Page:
I just don’t buy it. You can see my previous post for thoughts. I just don’t see how this meshes with Jesus’ comment, channeling Isaiah, that people honor him with their lips but their hearts are far from him. Any change that does take place in “going through the motions” is superficial. It seems to me that Smith gets a bit alarmist concerning practices, and sets up a philosophical discussion rather than a theological one which ends up naturalizing the topic, but I’ll leave that for my full review.
I’ve been reading (and enjoying) James K.A. Smith’s new volume Desiring the Kingdom: Worship, Worldview and Cultural Formation, which is the first volume of three in a series he is doing entitled the “Cultural Liturgies” series. I’ve just started it, but I wanted to throw out what seems to be his main premise for discussion. In short, Smith wants to argue that in both Christian education (often focused on “worldview formation”) and evangelical church practice, pedagogy has sought to utilize a misguided anthropology. The focus, says Smith, has been on persons as thinking-beings or believing-beings, rather than, with Augustine, on persons as loving-beings.
By emphasizing persons as lovers, Smith wants to put more weight on the embodied reality of persons, pushing against the prevailing view in certain sectors that we are simply minds trapped in meat. It also means that Smith has grown allergic to Christian discipleship and education as simply information formation – helping people to think according to Christian ideals – rather than a formation of one’s loves to follow the sum of the commandments.
I want to focus on this argument more later, but I thought that this would be a good place to start discussion. I think Smith is right, and I think it is a particularly important point that we are not called to make people lovers, but to help form and direct their loves. In other words, the key question for education is what has formed the students’ love, and what is that love is directed towards. Everyone loves an equal amount, as it were, but that love is often forged in the depths of self-love and cultural assumptions rather than Christian, and therefore necessarily kingdom, visions of reality.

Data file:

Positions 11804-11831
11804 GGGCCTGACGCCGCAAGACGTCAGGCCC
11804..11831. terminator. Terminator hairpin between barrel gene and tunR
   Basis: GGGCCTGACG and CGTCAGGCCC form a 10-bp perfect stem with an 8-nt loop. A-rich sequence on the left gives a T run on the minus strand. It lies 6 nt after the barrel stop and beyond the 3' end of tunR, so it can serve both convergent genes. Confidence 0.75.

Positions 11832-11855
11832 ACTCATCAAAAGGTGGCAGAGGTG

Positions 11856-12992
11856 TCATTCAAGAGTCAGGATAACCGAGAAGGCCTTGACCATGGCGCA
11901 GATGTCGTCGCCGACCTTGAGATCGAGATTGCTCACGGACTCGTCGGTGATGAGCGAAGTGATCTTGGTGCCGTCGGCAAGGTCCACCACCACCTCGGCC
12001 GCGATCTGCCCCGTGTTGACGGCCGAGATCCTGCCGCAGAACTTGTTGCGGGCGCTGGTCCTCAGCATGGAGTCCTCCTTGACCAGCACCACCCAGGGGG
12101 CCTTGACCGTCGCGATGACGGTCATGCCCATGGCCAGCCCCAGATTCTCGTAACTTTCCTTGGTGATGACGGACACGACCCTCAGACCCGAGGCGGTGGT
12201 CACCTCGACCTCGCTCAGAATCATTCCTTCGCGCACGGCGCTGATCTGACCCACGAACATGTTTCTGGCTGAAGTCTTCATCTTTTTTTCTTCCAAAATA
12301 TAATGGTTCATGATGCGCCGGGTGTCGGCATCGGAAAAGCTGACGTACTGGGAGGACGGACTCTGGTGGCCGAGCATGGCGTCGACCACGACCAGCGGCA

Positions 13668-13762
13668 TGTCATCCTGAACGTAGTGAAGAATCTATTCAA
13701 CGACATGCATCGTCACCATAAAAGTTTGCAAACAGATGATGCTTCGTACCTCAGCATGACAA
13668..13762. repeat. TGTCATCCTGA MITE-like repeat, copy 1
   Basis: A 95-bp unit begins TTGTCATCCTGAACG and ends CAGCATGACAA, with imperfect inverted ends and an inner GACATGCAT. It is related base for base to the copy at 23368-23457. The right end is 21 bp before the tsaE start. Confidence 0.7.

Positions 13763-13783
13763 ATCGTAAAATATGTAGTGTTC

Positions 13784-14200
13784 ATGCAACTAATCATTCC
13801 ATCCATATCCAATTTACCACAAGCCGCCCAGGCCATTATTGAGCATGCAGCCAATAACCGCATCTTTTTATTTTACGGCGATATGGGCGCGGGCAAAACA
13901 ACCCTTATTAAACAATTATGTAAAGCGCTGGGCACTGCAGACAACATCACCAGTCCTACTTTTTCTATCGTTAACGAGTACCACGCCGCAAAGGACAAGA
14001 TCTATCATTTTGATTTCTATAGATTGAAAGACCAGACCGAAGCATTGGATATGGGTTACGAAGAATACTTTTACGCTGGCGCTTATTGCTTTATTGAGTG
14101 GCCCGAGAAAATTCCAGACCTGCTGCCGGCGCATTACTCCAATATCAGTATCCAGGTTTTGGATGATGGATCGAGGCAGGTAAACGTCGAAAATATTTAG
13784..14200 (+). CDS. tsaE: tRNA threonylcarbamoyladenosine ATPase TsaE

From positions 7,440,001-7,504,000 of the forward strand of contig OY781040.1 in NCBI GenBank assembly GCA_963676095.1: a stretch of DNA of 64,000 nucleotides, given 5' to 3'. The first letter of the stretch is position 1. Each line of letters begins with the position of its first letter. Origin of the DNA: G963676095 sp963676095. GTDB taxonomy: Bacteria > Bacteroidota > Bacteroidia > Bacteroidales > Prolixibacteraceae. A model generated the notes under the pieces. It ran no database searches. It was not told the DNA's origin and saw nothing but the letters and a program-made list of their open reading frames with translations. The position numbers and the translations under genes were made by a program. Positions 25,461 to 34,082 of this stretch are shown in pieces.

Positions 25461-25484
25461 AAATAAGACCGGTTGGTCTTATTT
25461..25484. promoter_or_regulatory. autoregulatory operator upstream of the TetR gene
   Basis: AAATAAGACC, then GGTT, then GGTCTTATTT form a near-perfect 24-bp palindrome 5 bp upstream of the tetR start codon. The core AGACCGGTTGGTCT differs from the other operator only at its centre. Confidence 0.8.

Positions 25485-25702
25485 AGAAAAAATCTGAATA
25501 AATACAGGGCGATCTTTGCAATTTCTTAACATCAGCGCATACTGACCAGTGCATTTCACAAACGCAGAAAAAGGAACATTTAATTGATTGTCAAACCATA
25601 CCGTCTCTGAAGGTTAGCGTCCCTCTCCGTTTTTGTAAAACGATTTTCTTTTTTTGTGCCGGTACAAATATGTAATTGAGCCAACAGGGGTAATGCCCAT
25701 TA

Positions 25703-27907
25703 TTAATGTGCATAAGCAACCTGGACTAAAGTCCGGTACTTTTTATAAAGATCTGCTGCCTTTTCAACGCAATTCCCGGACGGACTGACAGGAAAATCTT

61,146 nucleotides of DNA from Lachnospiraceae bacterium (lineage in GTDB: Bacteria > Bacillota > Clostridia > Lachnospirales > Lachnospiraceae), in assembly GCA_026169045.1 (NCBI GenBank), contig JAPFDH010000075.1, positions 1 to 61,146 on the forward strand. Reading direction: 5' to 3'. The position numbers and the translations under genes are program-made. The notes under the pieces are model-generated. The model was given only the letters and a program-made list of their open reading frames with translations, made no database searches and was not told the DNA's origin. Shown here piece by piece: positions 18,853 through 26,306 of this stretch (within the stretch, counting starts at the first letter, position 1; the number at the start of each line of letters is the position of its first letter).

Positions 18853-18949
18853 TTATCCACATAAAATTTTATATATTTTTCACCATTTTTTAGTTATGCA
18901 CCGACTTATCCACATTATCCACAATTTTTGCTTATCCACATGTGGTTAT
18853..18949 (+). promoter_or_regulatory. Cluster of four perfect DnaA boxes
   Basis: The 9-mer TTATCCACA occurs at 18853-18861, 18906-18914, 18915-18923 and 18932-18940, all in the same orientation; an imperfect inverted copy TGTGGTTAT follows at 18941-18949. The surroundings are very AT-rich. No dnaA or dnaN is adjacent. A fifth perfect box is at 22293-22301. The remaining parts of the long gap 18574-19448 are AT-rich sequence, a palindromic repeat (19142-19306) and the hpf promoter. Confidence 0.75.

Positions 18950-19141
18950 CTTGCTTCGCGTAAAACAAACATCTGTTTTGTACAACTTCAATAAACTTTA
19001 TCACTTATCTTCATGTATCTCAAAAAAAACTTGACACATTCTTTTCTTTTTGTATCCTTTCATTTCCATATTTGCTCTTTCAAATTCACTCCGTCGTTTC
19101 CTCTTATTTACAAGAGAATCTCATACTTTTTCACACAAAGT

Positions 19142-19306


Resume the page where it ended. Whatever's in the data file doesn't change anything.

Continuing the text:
Halden has been musing about the divine persons and attributes here and here, and I thought it would be helpful to posit Edwards as a distinctive in the tradition. The two major issues brought up in Halden’s posts seem to be, in the first, the question of relations in the Trinity and simplicity, and, in the second, the question of attributes. In the second post, Halden questions the move to punt difference to procession and spend the rest of the time making sure there is no difference in attributes between the triune three. I think Edwards has a solution.
Using the psychological analogy, Edwards suggests that the Son actually is the Father’s understanding and the Spirit actually is the Father’s will. To be clear, these remarks do not function on the level of appropriation but being. So, how is the Son a person? Edwards runs personhood through the machinery of perichoresis so that personhood obtains only insofar as perichoresis obtains. Continue reading
I will continue our look at Dennis Ngien’s book, Luther as a Spiritual Advisor: The Interface of Theology and Piety in Luther’s Devotional Writings. The chapter we will look at here is entitled: “Gems for the Sick: Proper Meditation on Evils and Blessings,” and is taken from Luther’s work Fourteen Consolations. Ngien summarizes:
In all these consolations the victorious image of Christ looms large, by which we are lifted outside ourselves (extra nobis), and are so caught up into Christ that we might see how, with such eagerness, Christ was willing to suffer on the cross to make death contemptible and dead for us (pro nobis)” (48).
The fourteen consolations are made up of seven evils and seven blessings. Instead of focusing his attention solely on glory, Luther accepts the reality of the cross as forming the Christian life – thereby making this work – as Ngien argues, an exercise in a “theology of the cross.” Luther, Ngien explains, “accentuates the unity of word and Spirit, working together in accomplishing the proper outcome of any act of meditation. The Holy Spirit assigns value and meaning to a thing on which our mind focuses so that whatever he considers as trivial and of no significance will move us only slightly, be it love as it comes to us or pain when it disappears” (49). Continue reading